[Tweeters] Hawk Owl's Demise

Kevin Black kevblack787 at gmail.com
Mon Jan 11 09:59:57 PST 2016


My issue with statement "I believe the birding community bears a modicum of
responsibility for this birds demise." Is that unless you were in the area
when every single birder saw the Hawk Owl and observed birders not being
ethical you have not direct evidence to make such a generalized statement.

Furthermore the bird was first seen on 12/30, the email on tweeters came
out about the land-owner on 1/6. A couple tweeters emailed who came and
observed the hawk owl on 1/7. The emails said "do not take photos" and
cautioned others about the land-owner. Two days later 1/9 the Hawk Owl was
strung up dead. What happened between 1/7-1/9 is unclear. Birders could
have came out and took pictures though they were warned. Neighbors walking
on the road could have took pictures of the bird. The resident could have
changed his mind about his statement about being "OK with bins and scopes"
per email on 1/7.

Thus, your statement "However, if we birders didn't hang around for long
periods of time when the land owner really didn't want all the
attention..." assumes that you know that birders hung around for a long
period of time. In which you or I do not know that. My wife and I did not
hang around a long time when we saw it. We did see the land-owner leave his
house but he did not communicate with us. There were no signs stating "no
lingering or no loitering in this area." We did not do so nevertheless.

When you begin emails with "What I say here will probably create a
firestorm..." statements following such should be filled with objective
evidence not generalized negative criticism of a community which
create feelings of blame and shame between individuals.

And to address "the welfare of the bird needs to come first" we are
assuming this land-owner is somehow rational in his actions in retaliation
to birders taking "pictures of his property" and "hanging around for long
periods of time." I am assuming the land-owner is irrational and that we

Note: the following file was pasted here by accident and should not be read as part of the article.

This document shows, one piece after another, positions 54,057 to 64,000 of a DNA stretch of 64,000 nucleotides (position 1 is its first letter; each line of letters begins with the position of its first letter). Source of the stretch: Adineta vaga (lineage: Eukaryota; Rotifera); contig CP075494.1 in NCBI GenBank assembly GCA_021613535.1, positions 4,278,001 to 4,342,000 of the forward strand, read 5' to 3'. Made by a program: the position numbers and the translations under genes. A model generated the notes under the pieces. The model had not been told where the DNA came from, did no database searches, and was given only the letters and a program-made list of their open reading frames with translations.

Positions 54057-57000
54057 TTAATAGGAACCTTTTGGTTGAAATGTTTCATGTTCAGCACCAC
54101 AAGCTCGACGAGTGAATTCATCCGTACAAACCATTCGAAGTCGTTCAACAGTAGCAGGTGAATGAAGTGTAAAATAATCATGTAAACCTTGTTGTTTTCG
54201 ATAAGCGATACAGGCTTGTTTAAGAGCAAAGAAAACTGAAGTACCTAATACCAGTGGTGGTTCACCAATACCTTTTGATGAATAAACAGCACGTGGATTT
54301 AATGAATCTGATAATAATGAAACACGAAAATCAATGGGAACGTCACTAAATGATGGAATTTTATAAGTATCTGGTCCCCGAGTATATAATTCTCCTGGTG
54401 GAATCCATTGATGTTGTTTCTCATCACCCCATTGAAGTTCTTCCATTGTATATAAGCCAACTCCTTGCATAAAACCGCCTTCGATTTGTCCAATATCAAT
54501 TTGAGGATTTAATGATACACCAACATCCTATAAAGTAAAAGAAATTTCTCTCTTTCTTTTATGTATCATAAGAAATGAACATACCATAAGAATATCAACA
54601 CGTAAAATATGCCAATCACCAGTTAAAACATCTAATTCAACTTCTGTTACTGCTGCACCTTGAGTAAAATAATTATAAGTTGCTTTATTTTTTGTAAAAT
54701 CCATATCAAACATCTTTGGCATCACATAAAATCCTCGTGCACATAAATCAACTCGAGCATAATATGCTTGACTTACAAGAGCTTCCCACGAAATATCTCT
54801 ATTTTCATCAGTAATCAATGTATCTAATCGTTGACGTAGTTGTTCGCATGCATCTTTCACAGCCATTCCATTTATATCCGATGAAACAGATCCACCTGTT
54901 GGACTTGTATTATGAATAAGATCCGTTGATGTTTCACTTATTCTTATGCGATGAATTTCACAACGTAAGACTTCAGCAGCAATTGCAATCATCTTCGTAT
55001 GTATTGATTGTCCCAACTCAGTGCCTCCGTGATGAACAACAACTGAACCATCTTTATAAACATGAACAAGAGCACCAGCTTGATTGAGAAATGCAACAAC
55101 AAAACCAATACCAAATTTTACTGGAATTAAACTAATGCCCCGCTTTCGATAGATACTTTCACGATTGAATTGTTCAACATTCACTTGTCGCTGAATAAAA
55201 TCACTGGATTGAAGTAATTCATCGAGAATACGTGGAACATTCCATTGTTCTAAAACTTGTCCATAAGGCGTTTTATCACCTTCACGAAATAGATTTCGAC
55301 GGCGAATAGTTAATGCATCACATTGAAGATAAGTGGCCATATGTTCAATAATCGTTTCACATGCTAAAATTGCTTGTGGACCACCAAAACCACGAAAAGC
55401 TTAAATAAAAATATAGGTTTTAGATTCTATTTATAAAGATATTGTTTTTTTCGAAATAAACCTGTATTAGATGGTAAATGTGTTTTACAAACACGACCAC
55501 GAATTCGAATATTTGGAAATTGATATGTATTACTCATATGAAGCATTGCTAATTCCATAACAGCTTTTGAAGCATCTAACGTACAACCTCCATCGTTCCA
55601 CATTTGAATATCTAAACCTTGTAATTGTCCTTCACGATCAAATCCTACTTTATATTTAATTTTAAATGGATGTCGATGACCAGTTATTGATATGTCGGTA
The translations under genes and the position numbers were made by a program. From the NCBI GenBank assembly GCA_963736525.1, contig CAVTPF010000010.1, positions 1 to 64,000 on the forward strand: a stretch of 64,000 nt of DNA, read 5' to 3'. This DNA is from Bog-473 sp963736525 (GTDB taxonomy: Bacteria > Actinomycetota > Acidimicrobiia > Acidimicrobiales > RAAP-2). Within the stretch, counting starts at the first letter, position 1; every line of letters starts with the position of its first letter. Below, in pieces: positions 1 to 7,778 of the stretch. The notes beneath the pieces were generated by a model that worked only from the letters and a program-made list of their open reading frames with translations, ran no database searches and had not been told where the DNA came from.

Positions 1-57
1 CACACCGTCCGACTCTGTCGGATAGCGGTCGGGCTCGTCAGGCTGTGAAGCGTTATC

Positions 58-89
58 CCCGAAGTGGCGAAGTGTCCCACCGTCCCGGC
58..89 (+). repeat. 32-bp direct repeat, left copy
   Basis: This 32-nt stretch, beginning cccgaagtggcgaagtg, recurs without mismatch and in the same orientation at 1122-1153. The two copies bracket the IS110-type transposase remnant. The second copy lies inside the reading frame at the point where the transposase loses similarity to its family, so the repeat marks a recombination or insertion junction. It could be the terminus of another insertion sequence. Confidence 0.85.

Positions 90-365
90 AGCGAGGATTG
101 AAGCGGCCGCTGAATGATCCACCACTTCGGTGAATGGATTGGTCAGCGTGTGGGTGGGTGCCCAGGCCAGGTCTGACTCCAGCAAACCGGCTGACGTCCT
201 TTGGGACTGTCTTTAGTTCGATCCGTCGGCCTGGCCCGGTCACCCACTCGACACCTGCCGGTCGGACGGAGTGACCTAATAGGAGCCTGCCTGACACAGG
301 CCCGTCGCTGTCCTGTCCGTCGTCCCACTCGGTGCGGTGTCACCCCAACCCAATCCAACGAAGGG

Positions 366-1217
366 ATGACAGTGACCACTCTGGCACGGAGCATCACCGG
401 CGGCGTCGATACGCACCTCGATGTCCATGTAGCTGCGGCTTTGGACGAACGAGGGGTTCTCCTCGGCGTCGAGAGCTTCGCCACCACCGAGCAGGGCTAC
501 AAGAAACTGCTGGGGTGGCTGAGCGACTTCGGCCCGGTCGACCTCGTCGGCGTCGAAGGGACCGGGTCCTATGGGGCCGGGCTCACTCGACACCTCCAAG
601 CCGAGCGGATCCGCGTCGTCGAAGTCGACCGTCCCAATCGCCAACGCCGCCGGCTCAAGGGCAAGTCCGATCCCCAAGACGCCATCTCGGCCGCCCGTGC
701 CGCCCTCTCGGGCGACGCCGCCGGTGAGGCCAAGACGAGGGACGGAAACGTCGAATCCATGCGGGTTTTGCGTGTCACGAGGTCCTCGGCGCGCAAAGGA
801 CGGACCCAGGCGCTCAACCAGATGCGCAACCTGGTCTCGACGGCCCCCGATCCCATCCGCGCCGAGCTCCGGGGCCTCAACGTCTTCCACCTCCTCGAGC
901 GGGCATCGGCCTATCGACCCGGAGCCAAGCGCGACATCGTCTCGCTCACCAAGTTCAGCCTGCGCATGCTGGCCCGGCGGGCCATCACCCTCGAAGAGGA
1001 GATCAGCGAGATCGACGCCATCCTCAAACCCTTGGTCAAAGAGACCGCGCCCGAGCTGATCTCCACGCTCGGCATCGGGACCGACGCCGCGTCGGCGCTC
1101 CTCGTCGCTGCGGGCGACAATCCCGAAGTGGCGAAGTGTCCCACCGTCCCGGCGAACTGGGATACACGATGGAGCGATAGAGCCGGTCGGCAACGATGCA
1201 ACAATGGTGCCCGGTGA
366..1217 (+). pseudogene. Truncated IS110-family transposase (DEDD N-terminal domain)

cannot pinpoint the actions of birders as a specific trigger for the demise
of the bird as we do not know for certain that birders were spending a lot
of time at the site. ESPECIALLY since no one knew that the land-owner was
so sensitive until 1/7 (that's over a week after the bird was first
observed). Furthermore we do not know if people in the birding
community trespassed, who can say whether it was a curious neighbor who
spotted the owl as I said before.


Kevin Black
Vancouver, WA


On Sat, Jan 9, 2016 at 10:50 PM, Roger Moyer <rogermoyer1 at hotmail.com>
wrote:


> What I say here will probably create a firestorm but I feel it needs to be

> brought into this discussion. I believe the birding community bears a

> modicum of responsibility for this birds demise.

> I've been birding the better part of 40 years and being a lister and a

> small time chaser I understand the desire to see these types of rarities

> and add them to your lists. I've even been in the position of the birders

> after this owl. I've stopped on the public right of way to watch a bird

> and had a land owner get upset with me when I didn't move on.

>

> It is reprehensible that the bird was killed if it indeed was shot by the

> land owner. However, if we birders didn't hang around for long periods of

> time when the land owner really didn't want all the attention the bird

> would still be alive. I would further expect that there were some

> photographers who still hauled out their cameras even though the land owner

> expressly asked people not to. Causing just that much more angst. To often

> we birders only look to our wants and not the desires of those around is.

> When this is done it can sometimes have dire consequences. In the future

> it might be a good idea to pay more attention to the desires of the land

> owners and not stop for long periods of time. Just because one can

> legally do something doesn't mean on should. Above all else we should

> remember one of the primary rules of birding, "the welfare of the bird

> needs to come first."

>

> Roger Moyer

> Charlotte, NC

>

> Sent from my Verizon Wireless 4G LTE smartphone

>

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> Tweeters at u.washington.edu

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>

>

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